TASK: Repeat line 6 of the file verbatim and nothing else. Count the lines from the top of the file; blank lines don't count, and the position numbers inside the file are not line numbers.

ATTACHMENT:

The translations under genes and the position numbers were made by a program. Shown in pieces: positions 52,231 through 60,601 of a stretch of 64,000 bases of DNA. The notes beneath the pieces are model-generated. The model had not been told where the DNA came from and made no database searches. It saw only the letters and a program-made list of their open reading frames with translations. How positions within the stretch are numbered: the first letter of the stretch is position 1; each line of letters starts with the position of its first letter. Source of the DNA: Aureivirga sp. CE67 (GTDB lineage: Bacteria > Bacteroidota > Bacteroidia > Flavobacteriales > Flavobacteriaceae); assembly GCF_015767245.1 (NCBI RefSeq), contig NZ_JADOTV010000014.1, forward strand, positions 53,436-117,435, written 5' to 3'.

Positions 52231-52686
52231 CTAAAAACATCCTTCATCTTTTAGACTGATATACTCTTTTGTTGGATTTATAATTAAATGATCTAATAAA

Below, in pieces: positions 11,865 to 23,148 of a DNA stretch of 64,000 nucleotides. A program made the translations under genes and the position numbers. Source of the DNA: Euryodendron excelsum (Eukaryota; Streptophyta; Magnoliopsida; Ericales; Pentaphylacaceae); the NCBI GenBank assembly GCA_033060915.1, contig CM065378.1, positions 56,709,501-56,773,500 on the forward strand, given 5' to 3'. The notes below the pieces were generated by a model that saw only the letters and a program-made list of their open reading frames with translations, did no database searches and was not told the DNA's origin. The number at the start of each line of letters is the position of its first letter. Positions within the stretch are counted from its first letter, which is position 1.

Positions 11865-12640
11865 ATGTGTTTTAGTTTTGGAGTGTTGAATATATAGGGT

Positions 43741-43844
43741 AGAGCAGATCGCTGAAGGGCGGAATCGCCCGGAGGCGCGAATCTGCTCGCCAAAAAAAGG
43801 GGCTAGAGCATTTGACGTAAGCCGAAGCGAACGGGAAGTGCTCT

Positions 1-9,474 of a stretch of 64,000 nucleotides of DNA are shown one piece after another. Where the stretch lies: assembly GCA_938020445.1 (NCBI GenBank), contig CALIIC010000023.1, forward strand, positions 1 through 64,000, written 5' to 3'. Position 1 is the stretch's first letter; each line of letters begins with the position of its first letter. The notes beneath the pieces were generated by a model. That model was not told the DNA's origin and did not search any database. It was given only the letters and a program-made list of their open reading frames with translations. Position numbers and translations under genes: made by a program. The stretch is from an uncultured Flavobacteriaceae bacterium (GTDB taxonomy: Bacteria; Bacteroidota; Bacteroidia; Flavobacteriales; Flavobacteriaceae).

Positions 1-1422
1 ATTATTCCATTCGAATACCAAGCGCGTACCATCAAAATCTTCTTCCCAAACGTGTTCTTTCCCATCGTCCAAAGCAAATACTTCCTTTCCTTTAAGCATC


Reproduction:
11865 ATGTGTTTTAGTTTTGGAGTGTTGAATATATAGGGT